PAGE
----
Wherever the lost and wretched gather, those who prey upon them are never far away. So it always has been, and so it is in The Gutter, a settlement of filth and pestilence where the endless struggle to survive has driven its darker souls to seek sustenance through the consumption of human flesh. Beware, lest this cannibalistic legacy claim yet another victim...
- An Axe to Grind: She wields a Greataxe, making her a tough fight if challenged up close.
- Artificial Stupidity: It's possible for Melinda to fall to her death in the Gutter without ever finding you.
- Defeat Means Friendship: Once you defeat her, she becomes available for the fight against the Ancient Dragon.
- Recurring Element: Her moniker and implied cannibalistic tendencies are eerily similar to Maneater Mildred, so is the treacherous area she invades you in, as well as being available for a boss fight after you defeated her.
A Dark Spirit with a most unusual choice of armaments, Guthry will invade in the Doors of Pharros after entering into the Rat King's territory. Clad in the armor of a Royal Swordsman, could she be a remnant of the Drangleic Army unit dispatched to Brightstone Cove Tseldora...?
- Dual Wielding/Guns Akimbo: Guthry wields two Avelyn crossbows that she can shoot in succession. This becomes problematic in the flooded lower area of the Doors of Pharros, allowing her to shoot at you with impunity while your mobility is reduced.
- The Remnant: Her armour implies that she's part of the Drangleic Army unit stationed in the area following the Doors of Pharros. Considering the state you find the army camp in...
- Samus Is a Girl: A hacker removed her helmet and found, to the community's surprise, that Bowman Guthry was actually a woman.
A strange man of unknown origins who appears a short distance past Rhoy's Resting Place in the Shrine of Amana. While his name and appearance suggest an eclectic character, his talent with magic is unquestionable and he will attack with a diverse arsenal of dangerous spells.
- Casting a Shadow: His arsenal of spells includes, among other things, Dark Hail, which shoots several dark orbs in a scatter pattern.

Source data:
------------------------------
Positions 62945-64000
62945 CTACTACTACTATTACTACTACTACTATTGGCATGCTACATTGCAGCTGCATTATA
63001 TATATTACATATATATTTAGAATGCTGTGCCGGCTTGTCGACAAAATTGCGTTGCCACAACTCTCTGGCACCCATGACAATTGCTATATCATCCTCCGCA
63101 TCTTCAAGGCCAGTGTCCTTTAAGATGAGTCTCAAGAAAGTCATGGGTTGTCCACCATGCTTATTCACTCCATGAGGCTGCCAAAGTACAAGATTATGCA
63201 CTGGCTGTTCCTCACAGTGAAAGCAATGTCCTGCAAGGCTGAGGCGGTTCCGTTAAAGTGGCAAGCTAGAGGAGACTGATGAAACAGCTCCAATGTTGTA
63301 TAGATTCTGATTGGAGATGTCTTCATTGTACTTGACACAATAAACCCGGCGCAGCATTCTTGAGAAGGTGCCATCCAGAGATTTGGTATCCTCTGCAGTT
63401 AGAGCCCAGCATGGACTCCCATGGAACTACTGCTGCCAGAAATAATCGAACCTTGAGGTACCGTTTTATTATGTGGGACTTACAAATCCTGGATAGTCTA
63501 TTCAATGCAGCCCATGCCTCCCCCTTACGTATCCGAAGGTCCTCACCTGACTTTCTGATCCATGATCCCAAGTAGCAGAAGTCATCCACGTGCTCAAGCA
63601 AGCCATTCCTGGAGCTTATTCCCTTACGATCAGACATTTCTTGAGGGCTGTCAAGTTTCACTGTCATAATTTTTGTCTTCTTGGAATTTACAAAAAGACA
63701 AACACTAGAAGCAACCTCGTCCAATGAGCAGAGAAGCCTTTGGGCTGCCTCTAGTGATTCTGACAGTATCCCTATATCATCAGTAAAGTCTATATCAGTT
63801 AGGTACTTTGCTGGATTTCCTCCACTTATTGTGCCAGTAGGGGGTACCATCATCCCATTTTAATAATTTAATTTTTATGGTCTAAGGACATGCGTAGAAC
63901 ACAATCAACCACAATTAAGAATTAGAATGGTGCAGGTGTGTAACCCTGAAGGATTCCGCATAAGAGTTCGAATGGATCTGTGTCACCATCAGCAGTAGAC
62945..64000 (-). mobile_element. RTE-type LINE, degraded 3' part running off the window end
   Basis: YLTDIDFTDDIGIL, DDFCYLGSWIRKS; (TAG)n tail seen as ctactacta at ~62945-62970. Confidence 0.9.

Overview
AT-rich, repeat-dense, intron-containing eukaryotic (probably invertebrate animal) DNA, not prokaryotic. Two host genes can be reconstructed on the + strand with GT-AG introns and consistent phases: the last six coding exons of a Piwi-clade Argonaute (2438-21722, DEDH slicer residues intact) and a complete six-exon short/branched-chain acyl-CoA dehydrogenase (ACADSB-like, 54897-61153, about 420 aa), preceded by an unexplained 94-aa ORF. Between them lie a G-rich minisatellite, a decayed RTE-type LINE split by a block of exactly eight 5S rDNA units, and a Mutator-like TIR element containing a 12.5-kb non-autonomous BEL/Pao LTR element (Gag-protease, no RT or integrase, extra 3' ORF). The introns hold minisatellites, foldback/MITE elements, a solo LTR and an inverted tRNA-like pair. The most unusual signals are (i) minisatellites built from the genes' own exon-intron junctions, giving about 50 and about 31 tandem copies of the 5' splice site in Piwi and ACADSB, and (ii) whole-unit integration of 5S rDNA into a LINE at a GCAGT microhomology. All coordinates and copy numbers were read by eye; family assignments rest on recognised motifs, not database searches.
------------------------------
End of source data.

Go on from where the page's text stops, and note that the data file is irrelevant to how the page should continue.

- Squishy Wizard: Has a massive selection of spells to bombard you with, but at the same time he's vulnerable up close, despite being able to roll quickly even in the water.
Elder brother of Lucatiel of Mirrah. He was known as one of Mirrah's greatest swordsmen, but became afflicted by the Undead Curse and set out for Drangleic in search of a cure. He was never heard from again and his fate and whereabouts were unknown - until now...
- The Ace: Lucatiel admired him for his swordsmanship, which was reputed for being one of the best in all of Mirrah.
- BFS: The Old Mirrah Greatsword he wields, where inscribed on the blade is a promise he made to Lucatiel.
- The Computer Is a Cheating Bastard: If you hurt him enough times and back away from him, he'll let you take some distance... to chug some Estus for himself, despite being an invader!
- Luckily, My Shield Will Protect Me: He has a Mirrah Shield to keep him safe from harm.
- Tragic Villain: He fell to the curse while searching for a cure or Lucatiel. Then he invades you in Aldia's Keep, still thinking he can accomplish his quest.
A Dragon Knight charged with protecting the Petrified Egg stored in the Dragon Shrine. He is the strongest of the apostles residing in the shrine and appears after entering the spiral staircase behind the first Warpick-wielding Drakekeeper.
- Artificial Brilliance: Villard will try to guard break you every now and then, so watch out!
- BFS: His Black Dragon Greatsword, which is said to be one of many weapons forged from Black Dragon Kalameet's tail.
- Draconic Humanoid: Like all Dragon Knights, his armour is grafted onto his skin, giving him the appearance of an anthropomorphic dragon.
- Luckily, My Shield Will Protect Me: His Black Dragon Shield, this time said to be forged from a talon of Black Dragon Kalameet.
- Macguffin Guardian: Villard automatically invades you once you go up the spiral staircase leading to the Petrified Egg, which you can trade to Magerold in exchange for access to the Dragon Remnants covenant.
A new and very deadly invader, introduced in the Scholar of the First Sin edition. He invades you near the Soldiers Rest bonfire in the Forest of Fallen Giants and once again in the Iron Keep, this time a little ahead of the Threshold Bridge bonfire.
- Beef Gate: Dennis acts like this to players wanting early access to the Soldiers' Rest bonfire in the Forest of Fallen Giants, the area in which it is located incidentally containing useful items such as the respawnable Seed of a Tree of Giants.
- Black Mage: His overall appearance, thanks to the Northwarder Hood, Black Robe and Boots that he wears.
- Cool Sword: His Blue Flame, which is not just a sword, but also a sorcery catalyst!
- Giving Someone the Pointer Finger: As soon as he spots you, he'll greet you with the "Point" gesture.